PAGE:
One student comment that was received referred to the skillsets needed and unfamiliarity with the task. This highlights that when introducing PALS to a class it is important to start with simple tasks that allow students to build up the confidence with the format. Following this they can be given more complex problems where even more elements are added to make them more realist (Merrill, 2002). Sweller described this as the ‘guidance-fading effect’ (Sweller, 2006). Within this it is suggested that a staged approach to tasks should be used, akin to having training wheels on a bike when a child is learning to ride. Support, both in signposts within the task and from the facilitator initially help the learner gain experience of the task. Gradually, as the learner becomes more adept and confident with the task and the skills needed these ‘training wheels’ can be taken away from the PALS allowing the student the freedom to demonstrate their skills (Sweller, 1988).

PALS foster engagement in class demonstrating to learners that the content that is delivered can be interpreted and applied in many different and novel situations. This ensures that we are meeting the learning outcomes that are expected of a psychology course. QCA state that within a psychology course some of the learning outcomes are to “develop an awareness of why psychology matters” (p3), and “develop an understanding of the relationship between psychology and social, cultural, scientific and contemporary issues and its impact on everyday life.” (QCA, 2007, p4). PALS allow a student to develop their knowledge and skillset and provide them with skills and experience that will make them better learners and improve their studentship skills, both now at A Level and by providing a solid foundation on which to build at higher education. Further to this PALS allow psychology and the studies and theories that a student has been exposed to be ‘brought to life’ illustrating to students the applied nature of the subject and improving motivation and engagement in lesson (Blair-Broeker, 2003).

A successful student of Psychology A-level develops a unique and broad skill set over the duration of their course. Hayes (1996) identified these as numeracy and literacy, knowledge resulting directly from the content of a psychology degree, and synthetic skills derived from the epistemiological characteristics of psychology as an academic discipline. Within the current climate in education it is tempting for teachers to deliver strategic lessons and assessments that ‘teach to the test’ (Halonen et al., 2003) and miss extending students knowledge and skill set and developing the higher level skills outlined by Hayes. This strategic approach to assessment can influence student learning (Conner-Greene, 2000) as the student’s focus is on rote learning of knowledge and evaluation which does not demand them to engage in more advanced kinds of thinking and learning (Bol & Strage, 1996) putting the learners at a disadvantage if they progress to study psychology at undergraduate level. Discussing the abilities of A-Level student to transition to higher education Banyard states “…the ideal psychology undergraduate is someone who engages, who has an interest, has their own ideas, and the ability to look beyond the question… we’re looking for people who ask questions, to have a sense of wonder and to be inquisitive” (Jarrett, 2010, p715). The development of PALS as both a teaching and assessment tool allows learners to develop these skills further and extend their knowledge, apply their learning skills at a higher level and equip them with skills that are necessary following a transition to higher education.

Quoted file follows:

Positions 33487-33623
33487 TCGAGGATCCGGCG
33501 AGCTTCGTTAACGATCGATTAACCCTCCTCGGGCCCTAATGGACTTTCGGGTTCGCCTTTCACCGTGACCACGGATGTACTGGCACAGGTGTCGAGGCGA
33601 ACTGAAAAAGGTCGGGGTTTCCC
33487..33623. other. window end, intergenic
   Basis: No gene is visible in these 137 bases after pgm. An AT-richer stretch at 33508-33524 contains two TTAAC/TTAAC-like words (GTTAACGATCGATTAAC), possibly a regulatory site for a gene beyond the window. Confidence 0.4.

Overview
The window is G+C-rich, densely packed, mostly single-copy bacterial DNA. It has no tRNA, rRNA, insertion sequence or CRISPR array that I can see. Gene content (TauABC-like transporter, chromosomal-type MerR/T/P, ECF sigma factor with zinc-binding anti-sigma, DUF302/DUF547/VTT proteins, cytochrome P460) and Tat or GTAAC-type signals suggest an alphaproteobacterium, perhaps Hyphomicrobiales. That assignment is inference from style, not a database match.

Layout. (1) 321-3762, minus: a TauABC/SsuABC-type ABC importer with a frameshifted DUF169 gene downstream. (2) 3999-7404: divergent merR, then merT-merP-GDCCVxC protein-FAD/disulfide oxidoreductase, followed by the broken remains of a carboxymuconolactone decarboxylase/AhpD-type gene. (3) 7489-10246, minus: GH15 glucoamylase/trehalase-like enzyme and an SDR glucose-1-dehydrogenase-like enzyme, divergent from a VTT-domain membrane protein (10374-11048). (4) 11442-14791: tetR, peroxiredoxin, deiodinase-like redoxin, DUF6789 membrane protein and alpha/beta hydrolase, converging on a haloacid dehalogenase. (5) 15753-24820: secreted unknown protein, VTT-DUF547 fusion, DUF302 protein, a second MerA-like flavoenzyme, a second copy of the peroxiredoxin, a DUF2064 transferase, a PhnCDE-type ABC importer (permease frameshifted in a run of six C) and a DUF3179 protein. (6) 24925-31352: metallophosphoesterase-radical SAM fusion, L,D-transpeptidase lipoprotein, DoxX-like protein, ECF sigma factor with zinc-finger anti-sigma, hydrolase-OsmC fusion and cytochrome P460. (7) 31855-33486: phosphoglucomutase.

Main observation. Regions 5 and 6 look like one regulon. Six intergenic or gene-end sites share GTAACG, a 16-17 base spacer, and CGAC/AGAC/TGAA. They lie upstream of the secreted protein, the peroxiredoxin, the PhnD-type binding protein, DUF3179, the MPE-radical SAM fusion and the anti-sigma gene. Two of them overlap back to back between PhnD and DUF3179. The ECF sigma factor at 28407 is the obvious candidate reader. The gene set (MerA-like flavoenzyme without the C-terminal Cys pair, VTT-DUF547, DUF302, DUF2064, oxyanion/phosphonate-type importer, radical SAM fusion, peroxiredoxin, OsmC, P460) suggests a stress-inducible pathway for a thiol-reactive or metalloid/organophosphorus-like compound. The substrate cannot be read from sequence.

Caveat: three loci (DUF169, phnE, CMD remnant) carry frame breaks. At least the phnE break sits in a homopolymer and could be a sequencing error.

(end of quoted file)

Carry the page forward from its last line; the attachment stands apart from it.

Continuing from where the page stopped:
The term ‘psychological literacy’ was first used by Boneau (1990) and subsequently McGovern et al (2010) used the term ‘psychologically literate citizens’ to refer to students becoming “critically scientific thinkers and ethical and socially responsible participants in their communities” (p10). Through utalising PALS within class with learners we can improve learners ‘psychological literacy’ demonstrating best practice and critical thinking skills both as a facilitator but also allowing the modeling of this behaviour from other students in the group.